Saddle up! Time to put a rope around a few last minute tax rules.
In Notice 2018-3, the IRS announced the 2018 standard mileage rates. Do you know how much of the business standard mileage rate is treated as depreciation for 2018?
The recently passed Tax Cuts and Jobs Act reduced the rate of backup withholding for 2018.
The annual exclusion for gifts will increase on January 1, 2018.
Beginning in 2018, the Tax Cuts and Jobs Act allows withdrawals from section 529 plans of up to $10,000 for primary and secondary education.
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For automobiles a taxpayer uses for business purposes, the portion of the business standard mileage rate treated as depreciation is 25 cents per mile for 2018. The depreciation portion was 22 cents per mile for 2014, 24 cents per mile for 2015, 24 cents per mile for 2016, and 25 cents per mile for 2017.
The optional mileage allowance for owned or leased autos (including vans, pickups or panel trucks) is 54.5¢ per mile for business travel after 2017. The standard mileage rate for charitable driving is 14 cents per mile in 2018, and the rate for medical care or moving is 18 cents per mile.
The backup withholding rate will decrease from 28% to 24%, effective January 1, 2018.
The backup withholding rate under internal revenue code section 3406(a)(1) is the fourth lowest rate of tax for single individuals. Under the Tax Cuts and Jobs Act, the rate is reduced to 24%.
Payors must deduct backup withholding on certain payments when the taxpayer identification number is missing or an incorrect. Payments that may be subject to backup withholding include commissions, fees, or other payments for work performed as an independent contractor, and interest and dividends.
In 2018, the annual exclusion for gifts is $15,000. Prior year annual exclusions were: $11,000 (2004-2005), $12,000 (2006-2008), $13,000 (2009-2012) and $14,000 (2013-2017).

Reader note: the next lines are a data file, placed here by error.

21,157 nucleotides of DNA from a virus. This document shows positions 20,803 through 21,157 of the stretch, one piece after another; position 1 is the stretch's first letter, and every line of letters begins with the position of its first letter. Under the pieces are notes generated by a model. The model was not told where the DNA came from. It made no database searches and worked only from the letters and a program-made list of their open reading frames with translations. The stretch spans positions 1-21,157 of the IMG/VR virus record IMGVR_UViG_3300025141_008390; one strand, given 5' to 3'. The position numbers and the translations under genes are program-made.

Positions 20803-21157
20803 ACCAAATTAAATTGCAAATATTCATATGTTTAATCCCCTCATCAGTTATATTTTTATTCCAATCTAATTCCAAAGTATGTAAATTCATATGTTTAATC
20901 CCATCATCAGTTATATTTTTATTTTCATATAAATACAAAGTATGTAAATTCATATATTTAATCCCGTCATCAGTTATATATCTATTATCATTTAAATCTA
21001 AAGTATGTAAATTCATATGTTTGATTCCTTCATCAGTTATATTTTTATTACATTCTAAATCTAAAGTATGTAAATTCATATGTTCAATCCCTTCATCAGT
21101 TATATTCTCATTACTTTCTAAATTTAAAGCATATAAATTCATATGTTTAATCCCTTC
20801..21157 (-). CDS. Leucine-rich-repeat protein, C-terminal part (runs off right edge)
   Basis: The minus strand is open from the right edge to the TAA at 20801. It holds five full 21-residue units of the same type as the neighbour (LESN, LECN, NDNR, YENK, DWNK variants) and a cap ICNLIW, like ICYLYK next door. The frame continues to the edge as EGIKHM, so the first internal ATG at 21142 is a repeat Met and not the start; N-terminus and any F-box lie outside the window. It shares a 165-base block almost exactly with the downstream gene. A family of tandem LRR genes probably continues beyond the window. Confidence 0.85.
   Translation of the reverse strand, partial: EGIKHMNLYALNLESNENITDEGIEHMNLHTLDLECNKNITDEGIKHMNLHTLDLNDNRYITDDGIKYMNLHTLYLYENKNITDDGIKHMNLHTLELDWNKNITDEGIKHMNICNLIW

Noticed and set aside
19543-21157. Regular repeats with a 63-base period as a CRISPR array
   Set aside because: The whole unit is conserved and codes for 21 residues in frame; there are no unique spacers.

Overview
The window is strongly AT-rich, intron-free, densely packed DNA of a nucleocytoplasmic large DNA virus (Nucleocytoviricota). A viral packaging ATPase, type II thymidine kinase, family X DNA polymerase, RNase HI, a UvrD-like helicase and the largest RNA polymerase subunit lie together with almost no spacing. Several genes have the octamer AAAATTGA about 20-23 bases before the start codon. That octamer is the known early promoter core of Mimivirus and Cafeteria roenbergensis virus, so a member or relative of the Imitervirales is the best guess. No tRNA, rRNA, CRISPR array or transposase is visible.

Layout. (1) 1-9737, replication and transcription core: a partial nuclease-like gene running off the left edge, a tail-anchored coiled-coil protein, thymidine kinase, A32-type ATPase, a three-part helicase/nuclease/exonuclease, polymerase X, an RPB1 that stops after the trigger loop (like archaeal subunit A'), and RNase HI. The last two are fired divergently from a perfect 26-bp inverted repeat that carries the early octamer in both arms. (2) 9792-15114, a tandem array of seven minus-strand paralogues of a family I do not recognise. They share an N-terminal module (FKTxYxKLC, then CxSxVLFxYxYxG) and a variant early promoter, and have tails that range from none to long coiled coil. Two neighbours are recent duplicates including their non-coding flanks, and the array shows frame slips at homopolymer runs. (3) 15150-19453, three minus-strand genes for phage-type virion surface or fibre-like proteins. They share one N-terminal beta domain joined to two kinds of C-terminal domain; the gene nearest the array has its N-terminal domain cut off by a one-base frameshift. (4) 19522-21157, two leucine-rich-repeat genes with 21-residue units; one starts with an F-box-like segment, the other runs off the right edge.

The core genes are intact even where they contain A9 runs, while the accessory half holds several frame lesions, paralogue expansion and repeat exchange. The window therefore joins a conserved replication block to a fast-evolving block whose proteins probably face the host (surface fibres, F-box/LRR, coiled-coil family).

The act modifies section 529 plans to allow such plans to distribute not more than $10,000 in expenses for tuition incurred during the taxable year in connection with the enrollment or attendance of the designated beneficiary at a public, private or religious elementary or secondary school.
This limitation applies on a per-student basis, rather than a per-account basis. Thus, under the provision, although an individual may be the designated beneficiary of multiple accounts, that individual may receive a maximum of $10,000 in distributions free of tax, regardless of whether the funds are distributed from multiple accounts. Any excess distributions received by the individual would be treated as a distribution subject to tax under the general rules of section 529.
The provision also modifies the definition of higher education expenses to include certain expenses incurred in connection with a homeschool. Those expenses are (1) curriculum and curricular materials; (2) books or other instructional materials; (3) online educational materials;(4) tuition for tutoring or educational classes outside of the home (but only if the tutor or instructor is not related to the student); (5) dual enrollment in an institution of higher education; and (6) educational therapies for students with disabilities.
The provision applies to distributions made after December 31, 2017.